Want To Hear From McGrath WASHINGTON. Nov. 30--(/P)-Two Republicans demanded today that Attorney General J. Howard McGrath be summoned before House investigators to explain the Justice Department's policy in prosecuting tax fraud cases- Reps. Kean of New Jersey and Byrnes of Wisconsin also said they want .to question McGrath about testimony given by his ousted aide. T. Lamar Caudle. Both Kean and Byrnes are members of a House Ways and Means subcommittee which is digging into Charges of widespread graft, corruption and other irregularities in the nation's tax collect^ ing system, Demand McGrath Resign Several times during the course of the investigation* members of the committee have expressed dissatisfaction with the way McGrath has been cooperating with them. There have also been demands that the Attorney General resign. The committee's public hearing was in recess today as members examined Justice Department files bearing on rumors, as yet unverified, chat a "fix" was on in a tax fraud case involving two New Yorkers, Samuel Aaron and Jacob Freidus- Earlier, Chairman King CD- Calif) had scored failing memories of Justice Department officials testifying in the New York case. King called Attorney General McGrath's attention to what he said was "apparently irregular activities on the part of the Department of Justice." His assertion came last night after testimony that Caudle received $5,000 as a commission on the sale of an airplane to a private investigator working, for the two New Yorkers. Committee counsel Adrian W. Dewind said he understood there ' were a number of "anonymous letters" in the files of the Justice Department alleging that a tax case against Samuel Aaron and Jacob Freidus of New York "was to be fixed." King said the department would be asked to supply the documents to the subcommittee. The committee has been questioning Caudle all week on his activities as head of the department tax division. Caudle was fired two weeks ago by President Truman for "outside activities" deemed incompatible ·with his office. Added Benefits, Increased Pay And More Men Are Expected To Produce Efficient Police Department James D. Marks, Harry L. Quinn. Martin Kanoci*. Sherman Boone. Chnr'.e? F. Bell, Arnold R. Simmons. Alton C. Twenty, Denver J. Shook. Ellis G. Carty. William M. Bopst. Charles H. McKeldln. Vcrnon Er Heffner. James W. Stockman. Haren W. DeGrnnge. Carl L. Bender. Scorse F. Grouse, Arlington E. lemp. Richard M. Ruthvin, Wil- sm C. Stnley, Bernard B. King. larhew O. Tyeryar, patrolmen: George E. Glessner. clerk (civilian). Enemy Casualties Put 'At High Figure WASHINGTON. Nov. 30. W)-The Army today estimated total enemy casualties in Korea at 1,505,877 through Nov. 32. . This is an increase of 21.785 since last week. The total included 32.982 Korean prisoners who are now classified as civilian internees. Recently, the Eighth Army began a wholesale screening of enemy prisoners to separate members of regular army units from guerrillas, agents and persons who were captured with enemy soliders but were not members of organized units. The new estimated total included 1.087,099 battle casualties, 249,214 non-battle casualties and 169,564 prisoners, of whom 136,585 are currently identified as military captives. There have been no recent figures on' total losses by forces in the United Nations Command. The latest estimate on Nov. 1. compiled from various U. N. sources, was 313.711. Many of the figures used in that total were old. Reporter's Quiz Seemingly there is a feeling ai..jng those who have followed the subject closely that the faults and imperfections of present-day inter-collegiate football have bee'n overplayed. This is especially the attitude o£ the residents of a county town where ajl sports are discussed more in family, business and social conversation than Ls the weather. Most of them look for some changes in management of sports, however. Six residents of this community when interviewed gave the following answers to the following question: "Do you think that any thing will be done to change inter-collegiate football next season to meet the objections Bi and criticism that have been raised against it?" · The answers: John C. Dorcus. Woodsboro: "I believe that moderate changes will be made and that something will be done to get gambling out of the picture." Robert Dorcus. Woodsboro: "Yes, I think there will be.' ! Raymond Smith, Woodsboro: "I trunk that certain contamination that has seemingly set in with regard to inter-collegiate sports is the result of our bad government which corrupts everything. Correct the evils in the government and the lesser evils will correct themselves." a Emory Cutshali: Woodsboro: "I think that there 'will be." Mrs. Ralston LeGore, LeGore: "I think that they are driving investigations into the ground and do not believe that the popular lop-sided and unfair criticisms will bring about any change." C. E. Dixon. Woodsboro: "I do not look for any changes and do not believe that any radical ones are called for." GETTING DESTROYERS WASHINGTON. Nov.'. 30, (/P)-Uruguay-is going to get two U. S. destroyer escorts at cut prices. An agreement signed today by Navy Secretary Kimball and Uruguay's Ambassador, Jose A. Mora, provided for payment for about $1,300,000 each for the Baron and the -"Bronstein. This is about ' 10 per cent of the original cost plus the refitting expense for the World War II vessels. These ships will be,, the eleventh and twelfth to go to South American navies under the mutual assistance program. Thirty-one other Naval vessels of all " types have ·gone to friendly navies in Western Europe and the Mediterranean. » (Maryland Si. IN TRAINING--The fifteen patrolmen pictured here along w i t h Chief W. W. Corbin going a month's intensive basic police training under supervision of the State Po 1! cc nt 'left to'right they are: Patrolmen Grouse, Carty, Hemp. Bopst. Simmons and DeGrange. Second row--Patrolmen Staley. King, Bender, Tyeryar and BoonR. Third row--Patrolmen McKeldin, Stockman. Heffner. Ruthvin and Chief Corbin. practice. Trophies for three grades^ of qualificatidn have been secured. Marksmanship badges will be issued annually to those who qualify, signifying their ability. Formal presentation Of those meriting the badges this year will be made by Mayor Rice. Coincident with reorganization of the Department has been the remodeling of Headquarters to promote efficiency. The considerably expanded offices now occupy the entire second floor of Frederick's City Hall. The office formerly used by the Chief is now utilized by the Shift Commanders for reviewing 1 ' the day's activities, arranging assignments and carrying out other pertinent business. The extensive remodeling has provided a .private office for the Chief, a more efficient desk arrangement for the Sergeant in charge, who in addition to maintaining radio and telephone contact with motorized units and foot patrolmen,' likewise handles all city fire alarms and dispatches Fire Department apparatus in response. Adjoining the Chief's office from which all administrative orders are issued, the new facilities for the Desk Sergeant provide a degree of efficiency hitherto never attained by the i Frederick Department. There is an Investigation Office with a civilian clerk who makes the stenographic reports for the officers. Upon institution of a complaint or reports, all such are recorded and filed. These files have been indexed so as to contain crime sections and current case checks as well as tallies for desired statistical breakdowns. Crime and taccident "spot maps" are being instituted in connection with the records. There are also a waiting room, spacious rest room and facilities for taking fingerprints. The Conference room contains a locker for each man. Desks are provided for report work. In addition to being used for group conferences, each shift change begins with a lineup in this room at which the Shift Commander briefs his men on pertinent matters and issues orders and instructions. Another innovation is the "Property Room," where is stored all property' coming into the hands of any officer or the Department. Such n t e Police P h u t n ) are now undnr- Pikcsville. From (Police Bcpt. .Photo) BETWEEN SHIFTS -- This group photo of Frederick Police -was taken at a 4:00 p. m., change of shifts. In the immediate foreground in civilian clothes are Mayor Donald B. Rice on the left and Chief W. W. Corbin on the right. Those not included in the photo were on duty at the time. By JOE EISENHAUER « Reorganization and revitalized training program promise to give the City of Frederick the most efficient Police Department in its history.. Recent increased benefits and basic wage rates, along with shorter hours and expanded personnel have been productive of top morale and energy--a situation vastly different from that pre-dating establishment of the merit system a dozen or so years ago. the first step to take the Police Department out of the "political football" class. The Department numbers 34 men including a civilian clerk. The Department employment standards are consistent with requirements of good public service. Applicants must be between the ages of 23 and 33 years inclusive, 5 feet, 9 inches in height with proportionate weight, be a high school graduate or equivalent and above all else be of good moral character. Personnel records have been established for efficiency checks, including all old as well as new members of the Department. The reorganization program was instituted last September 1st with the full endorsement and cooperation of Mayor Donald B. Rice ahd the Board of Aldermen, President Emmert R. Bowlus. Clyde M. Honey, Allen G. Quynn, Henry F. Falk and Dorsey F. Shipley. In authorizing the new program, the action of the Mayor and Aldermen was unanimous. The Department program is currently being carried out under the command of Acting Chief W. W. Corbin who was assigned by Col. Elmer F. Munshower from the duties of Assistant Commander of Barracks "B" of the Maryland State Police to the task of reorganizing and training the Frederick City Police Department at the request of Mayor Rice and the Board of Aldermen. No time was lost in getting the reorganization and training program under way. The old double- shift periods were discarded with their overlapping and staggered hours. The new schedule provides three daily shifts of eight hours, each with its own commander. Simultaneously, basic wages were increased and an incentive salary schedule established providing compensation for years of service along with merit. Effective November 19. fifteen men were ,detailed to attend a month's training* school of the Maryland State Police at Pikesville, for basic police sciences. Hereafter all new employes will be given this type of training before being assigned to street duty. A refresher course for older members of the Department will be given by the State Police staff in Frederick in January and in February -all ranking personnel of the Department will be given administrative courses at Frederick by the M. S. P. During this training program, there will be no loss of police protection 1 * for Frederick. Schedules have been arranged whereby on- duty personnel will work overtime for which they will receive compensation to cover the loss of men in school. Additional employes have been appointed and a Traffic Safety Division with trained accident investigators will' be in operation in the near future. Patrols are being extended with the addition of another motorcycle unit to the two-way radio motorized equipment which currently includes three Cars and motorcycle supervision. Two plainclothesmen are anticipated. They will have at their disposal a newly-established crime section and potential suspects file. These men will also receive spec- .ial training. A firearms training and qualification program under direction of Officer Sherman Boone has been established. At a test October 31, six met the qualification tests despite the fact there had been no shooting practice ,for six years. There has already been marked improvement in the entire Department's ability. This will be an annual event along with periodic ileanor Holm Gets $700 A Week Alimony NEW YORK. Nov. 30. (/P)--Eleanor Holm today won $700 a week emporary alimony--probably a lew record--from Broadway showman Billy Rose. The former swimming star also teeps Rose's town house on Beek- tian Place. Eleanor has filed a suit for separation but State Supreme Court Jus- ice Kenneth O'Brien has sealed all papers, making details g,f the case a secret. It was Justice O'Brien who awarded the temporary alimony, jelieved to be the highest ever granted in Manhattan Supreme ourt. j Last July, showgirl Joyce Mathews--ex-wife of Comedian Milton Berle--slashed^lier wrists in Rose's apartment at the Ziegfeld Theater. ,The 12-yenr-old Rose marriage survived for a time, until earlier his month when Eleanor caught ·lose with another woman in the ·»partment. Rose said she was here only to help him straighten out. his marriage woes. The New*, Frederick, Md., Saturday, December 1, 19B1 ' SEVEN Building Needs Not Scheduled Frederick's building needs as a critical defense housing area have not yet been scheduled in a construction program by the HouyiiS and Home Financing Agency. A spokesman said this morning in Washington thai the schedule which will determine the number of housing units to be constructed under HHFA supervision, has not seen completed and no date for its public release can be established. Under HHFA regulations, no local planning can be done to meet the federally determined shortage of living quarters for personnel vital to national defense ( i n this instance, scientific and professional personnel at Camp DelriclO u n t i l the government agency details the num. bcr of rental and sales units required. Based on a number of surveys, the schedule w i l l specify dimensions by number of rooms of construction projects, and will set ceilings on rental and sales figures Private construction firms will have an opportunity to f i l e their own plans to meet the program Their bids will be scrutinized anci if found acceptable, the Federa! agency will only supervise the REVIEW PRODUCTION' KEY WEST. Fla., Dec. 1 (}· resident, Truman set aside this afternoon for a full-scale review of military production with Defense Mobilization Director Charles E. Wilson. NEW SINGER ELECTRICS $89.50 up S I N G E R SEWING CENTER 11 North Market St. building project. However, should private contractors prove unable to neet specifications, g o v e r n ment b u i l d i n g will supply the local need described by HHFA as acutel The action declaring 1'rederick to be n critical defense housing area does not affect city nor county needs beyond the living quarters detailed as essential ,to bring Detrick personnel into the community. It has been pointed out that in the national labor market, the local installation must compete with other military posts and with civilian industry, and that, top professional people will come to this area only if appropriate housing for -them and their families can be provided. Classification as a critical defense housing area gives the community no special priority In securing materials for schools, roads, nor general building, and contractors still must secure their CMT permits for all kinds of work. STAUB CONVICTED A Clrc'uit Court jury yesterday deolared David LeRoy Staub, 40, Rocky Ridge, guilty of a charge of larceny after trust. He is being held in jail pending the result of a pre-sentence investigation. Deer Heads Mounted GEO. SHAD TAXIDERMIST 30 YEARS SIR Boyd Av«. Martinsburir, W. Va. 33-35 SOUTH MARKET ST. SAM MILLER'S Army Shoo.n and Slippers $2.98 Army Fatigue Pants....$1.50-$2.98 New Work Shoes 54.98 Army Khaki Pants Shirts. S1.98 Dress Work Slippers $4.98 New Army Khakt Pants 53.45 Army . Navy Wool 'Sweaters S2.9 House Paint gal. ?1.98 FOR Early Christmas Shopping Expenses Immediate Confidential and Individualised "Service XOANS MADE TO RESIDENTS OF SUKKOBMJJJNG TOWNS" LINCOLN LOAN SERVICE, Inc. 108 W. Patrick St. -- Frederick, Md. -- Phone 1270 property is listed and filed, assuring a complete record. This replaces the old method where very often an out-of-the-way closet served as a storehouse- for many such valuable articles retained for'evidence in many types of police cases. The Department has remodeled an old cell, formerly used as an overnight lockup, for laboratory purposes such as developing photos, ballistic and blood tests, and other technical aids. With traffic problems constituting a major headache, local officials MADAME REBECCA PALM READER AND ADVISOR ON PAST, PRESENT AND FUTURE ' One visit with Madame Rebecca will nave you many doUars in untold worries. If you are sick. or In trouble, visit the palm reader. She will bring you success and happiness in many ways. Special readings for While and Colored. Brine tlits ad. for a half price reading. All readings are confidential. LOCATION--CORNER 4th. and MARKET STS. her today --- tomorrow m»y b« too lute (Police Dept. Photo) THE OLD AND THE NEW--The upper photo depicts the old receiving room and high desk with attendant equipment over which the Desk Sergeant presided. The lower photo shows this section of a completely remodeled Police Headquarters as it exists today. *New equipment and additional facilities increase efficiency. are considering Civilian school crossing guards to operate under direction of the police. Successful elsewhere, such a plan for 'Frederick will relieve the Police Department of much detail assignment in such instances. The uniformed ranks of the Frederick Police are similar in attire to those of other departments in the area. , However, shoulder emblems in Frederick's colors, are being designed to distinguish the Department from the other-law enforcing agencies. The Police Department personnel: W. W. Corbin. Chief; Fred M. Straley, Investigator; Allen S. Bart.gis, Lieutenant (shift commander): Frank K. Dorsey. Lieutenant ( s h i f t commander); Ralph H. L. Potts, Sergeant (shift commander); A. Norman Dietz, Sergeant ( d e s k ) ; Phillip H. Culler, Sergeant ( d e s k ) ; Harry P. Phillips, Sergeant (desk; Daniel Swomley, Sergeant (assistant shift command): Benjamin F. Phebus. Jr., Sergeant (assistant shift commander); Marshall H. Murray, Sergeant; George F. Hoffman, FOR SALE BY OWNER 6 rm. house with automatic heat, western section. * , , Full cement basement, full attic, includes awnings, Venetian blinds for down stairs, storm doors and screens. Inspection by appointment PHONE 2153-J 14 PUNCH BOWL SET · 14 Pieces In lovely Hotly Green Gloss · Just In time for the Christmas Season · A wonderful year 'round party set, too · Also grand as fruit bowl, decorative center piece, etc. It's yours in special "buy before Christ- mas''offer on this deluxe feature bargain EASY NEW, JLOW, ROCK BOTTOM and your old washer Small tow* Payment It's yowrs . .. this beautiful 14-Plece NoB- day Season Punch Bowl Set... when you buy this bargain-priced deluxe-featured Easy SpindVier before Christmas, h's the top washer bargain of 1951. A smashing sellout last year .. .back again at a new all-time low price. Does a week's wash in one hour. Power-rinses clothes cleaner -then spins them damp-dry. No set tubs nee'ded. limited quantity. Buy on new easy credit terms. V MODERN LIGHTING CO 216 N. MARKET ST. PHONE 961 rSPAPERI VSPAPERI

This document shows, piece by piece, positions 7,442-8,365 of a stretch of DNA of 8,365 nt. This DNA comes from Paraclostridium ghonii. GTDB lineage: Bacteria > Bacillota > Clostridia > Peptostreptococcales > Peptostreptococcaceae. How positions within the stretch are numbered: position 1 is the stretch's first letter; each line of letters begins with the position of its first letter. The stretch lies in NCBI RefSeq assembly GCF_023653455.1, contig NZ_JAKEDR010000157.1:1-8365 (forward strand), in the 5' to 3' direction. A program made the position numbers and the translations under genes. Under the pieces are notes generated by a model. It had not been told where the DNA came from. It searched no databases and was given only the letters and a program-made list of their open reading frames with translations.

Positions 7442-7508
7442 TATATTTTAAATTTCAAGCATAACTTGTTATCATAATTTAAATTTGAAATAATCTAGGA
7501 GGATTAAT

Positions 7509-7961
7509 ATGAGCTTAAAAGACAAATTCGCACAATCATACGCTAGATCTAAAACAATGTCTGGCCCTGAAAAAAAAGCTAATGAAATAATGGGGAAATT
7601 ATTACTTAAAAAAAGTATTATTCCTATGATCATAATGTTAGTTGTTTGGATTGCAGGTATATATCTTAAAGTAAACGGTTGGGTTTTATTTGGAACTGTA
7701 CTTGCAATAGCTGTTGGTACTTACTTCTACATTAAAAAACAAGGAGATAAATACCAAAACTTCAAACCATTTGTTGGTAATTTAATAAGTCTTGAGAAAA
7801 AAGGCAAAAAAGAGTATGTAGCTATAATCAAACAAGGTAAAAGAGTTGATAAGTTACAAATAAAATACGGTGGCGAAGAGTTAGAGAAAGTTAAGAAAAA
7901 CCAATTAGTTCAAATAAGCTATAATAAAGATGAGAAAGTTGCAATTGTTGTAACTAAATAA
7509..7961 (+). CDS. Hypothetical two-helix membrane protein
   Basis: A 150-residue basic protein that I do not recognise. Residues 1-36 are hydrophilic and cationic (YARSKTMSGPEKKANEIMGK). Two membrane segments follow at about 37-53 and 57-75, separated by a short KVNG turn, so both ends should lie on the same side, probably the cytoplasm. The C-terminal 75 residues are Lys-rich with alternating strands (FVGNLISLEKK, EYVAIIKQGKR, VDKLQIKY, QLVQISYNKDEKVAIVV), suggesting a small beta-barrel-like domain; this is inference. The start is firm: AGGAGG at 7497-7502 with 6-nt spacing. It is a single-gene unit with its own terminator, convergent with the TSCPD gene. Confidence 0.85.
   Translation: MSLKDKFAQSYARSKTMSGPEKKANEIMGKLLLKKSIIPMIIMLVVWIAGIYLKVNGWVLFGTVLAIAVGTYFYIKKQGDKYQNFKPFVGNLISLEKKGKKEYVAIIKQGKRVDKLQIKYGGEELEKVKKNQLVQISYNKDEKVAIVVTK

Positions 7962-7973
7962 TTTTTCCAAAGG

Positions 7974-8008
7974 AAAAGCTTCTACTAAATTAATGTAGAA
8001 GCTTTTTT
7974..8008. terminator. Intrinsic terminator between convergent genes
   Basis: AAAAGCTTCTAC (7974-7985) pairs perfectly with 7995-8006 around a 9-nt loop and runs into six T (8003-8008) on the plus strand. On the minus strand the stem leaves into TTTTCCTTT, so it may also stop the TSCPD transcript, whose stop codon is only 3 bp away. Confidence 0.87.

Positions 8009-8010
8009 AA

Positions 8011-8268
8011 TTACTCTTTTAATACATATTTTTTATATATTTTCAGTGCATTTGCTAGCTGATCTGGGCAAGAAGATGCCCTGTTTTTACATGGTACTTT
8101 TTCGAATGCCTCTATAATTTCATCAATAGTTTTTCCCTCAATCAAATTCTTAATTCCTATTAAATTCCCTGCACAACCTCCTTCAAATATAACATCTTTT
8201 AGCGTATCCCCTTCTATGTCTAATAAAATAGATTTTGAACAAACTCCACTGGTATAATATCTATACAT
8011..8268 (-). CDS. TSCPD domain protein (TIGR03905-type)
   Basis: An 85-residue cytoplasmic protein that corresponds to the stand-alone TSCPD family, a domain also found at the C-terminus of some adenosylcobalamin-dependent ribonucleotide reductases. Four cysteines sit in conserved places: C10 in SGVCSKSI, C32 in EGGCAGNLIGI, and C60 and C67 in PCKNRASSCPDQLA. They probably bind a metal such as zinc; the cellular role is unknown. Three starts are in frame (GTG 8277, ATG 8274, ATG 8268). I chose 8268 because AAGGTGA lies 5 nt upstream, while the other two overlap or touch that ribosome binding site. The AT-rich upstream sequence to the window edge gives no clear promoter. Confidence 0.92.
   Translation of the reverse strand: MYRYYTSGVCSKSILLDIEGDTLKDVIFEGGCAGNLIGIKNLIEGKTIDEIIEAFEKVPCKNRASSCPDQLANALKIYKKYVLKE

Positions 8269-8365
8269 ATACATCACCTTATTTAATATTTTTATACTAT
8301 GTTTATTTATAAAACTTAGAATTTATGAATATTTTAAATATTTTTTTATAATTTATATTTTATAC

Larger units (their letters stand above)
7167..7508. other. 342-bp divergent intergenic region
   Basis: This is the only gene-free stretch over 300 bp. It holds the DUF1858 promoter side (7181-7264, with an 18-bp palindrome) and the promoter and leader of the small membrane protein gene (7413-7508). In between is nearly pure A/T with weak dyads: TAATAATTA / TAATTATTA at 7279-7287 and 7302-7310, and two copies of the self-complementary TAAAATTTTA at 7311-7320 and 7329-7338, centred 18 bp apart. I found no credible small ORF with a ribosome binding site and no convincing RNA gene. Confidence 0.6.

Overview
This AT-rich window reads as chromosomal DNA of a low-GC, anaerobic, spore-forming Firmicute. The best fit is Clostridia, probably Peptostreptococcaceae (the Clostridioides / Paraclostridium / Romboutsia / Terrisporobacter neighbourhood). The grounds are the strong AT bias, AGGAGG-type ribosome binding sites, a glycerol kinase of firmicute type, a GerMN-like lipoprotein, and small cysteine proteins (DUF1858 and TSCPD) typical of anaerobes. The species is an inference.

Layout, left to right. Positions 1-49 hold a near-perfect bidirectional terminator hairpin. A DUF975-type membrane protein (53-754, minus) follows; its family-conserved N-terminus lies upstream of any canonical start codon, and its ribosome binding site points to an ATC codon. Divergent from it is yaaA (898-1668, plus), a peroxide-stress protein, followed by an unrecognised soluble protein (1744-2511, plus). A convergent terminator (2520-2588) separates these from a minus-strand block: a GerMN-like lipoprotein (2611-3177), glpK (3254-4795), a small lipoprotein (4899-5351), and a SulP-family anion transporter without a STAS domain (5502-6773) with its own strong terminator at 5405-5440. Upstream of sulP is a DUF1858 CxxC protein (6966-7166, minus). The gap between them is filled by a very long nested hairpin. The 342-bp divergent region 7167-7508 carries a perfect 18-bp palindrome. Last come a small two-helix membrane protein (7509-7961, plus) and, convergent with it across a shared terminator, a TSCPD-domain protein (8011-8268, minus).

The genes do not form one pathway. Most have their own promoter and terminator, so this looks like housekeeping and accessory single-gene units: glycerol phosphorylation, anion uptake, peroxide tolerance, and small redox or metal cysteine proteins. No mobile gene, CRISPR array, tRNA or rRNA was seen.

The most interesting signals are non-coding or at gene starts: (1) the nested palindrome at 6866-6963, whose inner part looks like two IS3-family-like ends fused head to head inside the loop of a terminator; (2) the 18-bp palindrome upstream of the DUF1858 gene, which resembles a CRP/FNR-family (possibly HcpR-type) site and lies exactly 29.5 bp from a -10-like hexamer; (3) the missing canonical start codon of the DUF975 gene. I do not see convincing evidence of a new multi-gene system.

Get full access with a Free Trial

Start Free Trial

What members have found on this page